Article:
JavaScript/SPA Client Applications

When building JavaScript (or SPA) applications, there are two main styles: those with a backend and those without.

JavaScript applications with a backend are more secure, making it the preferred style. This style uses the “Backend For Frontend” pattern, or “BFF” for short, which relies on the backend host to implement all of the security protocol interactions with the token server. The Duende.BFF library is used in this quickstart to easily support the BFF pattern.

JavaScript applications without a backend need to do all the security protocol interactions on the client-side, including driving user authentication and token requests, session and token management, and token storage. This leads to more complex JavaScript, cross-browser incompatibilities, and a considerably higher attack surface. Since this style inherently needs to store security sensitive artifacts (like tokens) in JavaScript reachable locations, this style is not encouraged for applications dealing with sensitive data. As the “OAuth 2.0 for Browser-Based Apps” IETF/OAuth working group BCP document says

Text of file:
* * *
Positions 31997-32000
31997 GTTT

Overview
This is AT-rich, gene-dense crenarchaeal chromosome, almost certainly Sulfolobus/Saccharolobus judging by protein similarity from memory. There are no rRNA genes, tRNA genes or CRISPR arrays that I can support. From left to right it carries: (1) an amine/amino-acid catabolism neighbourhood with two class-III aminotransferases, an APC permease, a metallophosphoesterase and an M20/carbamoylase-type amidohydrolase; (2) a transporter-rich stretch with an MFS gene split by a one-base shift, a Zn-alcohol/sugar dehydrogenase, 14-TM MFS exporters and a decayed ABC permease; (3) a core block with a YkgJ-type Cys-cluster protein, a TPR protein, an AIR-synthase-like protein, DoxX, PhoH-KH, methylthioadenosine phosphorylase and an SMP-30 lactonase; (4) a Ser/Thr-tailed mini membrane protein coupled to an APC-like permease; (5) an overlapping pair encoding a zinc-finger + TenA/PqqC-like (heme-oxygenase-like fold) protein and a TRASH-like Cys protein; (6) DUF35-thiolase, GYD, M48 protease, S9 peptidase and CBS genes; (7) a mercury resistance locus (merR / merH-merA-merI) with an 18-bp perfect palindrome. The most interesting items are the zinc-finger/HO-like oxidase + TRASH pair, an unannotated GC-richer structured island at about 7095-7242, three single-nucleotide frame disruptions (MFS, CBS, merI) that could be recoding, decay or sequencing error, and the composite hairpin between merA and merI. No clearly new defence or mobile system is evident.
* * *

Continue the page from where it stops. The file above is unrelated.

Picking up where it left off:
there is no browser API that allows to store tokens in a completely secure way.

Additionally, modern browsers have recently added or are planning to add privacy features that can break some front-channel protocol interactions. See here for more details.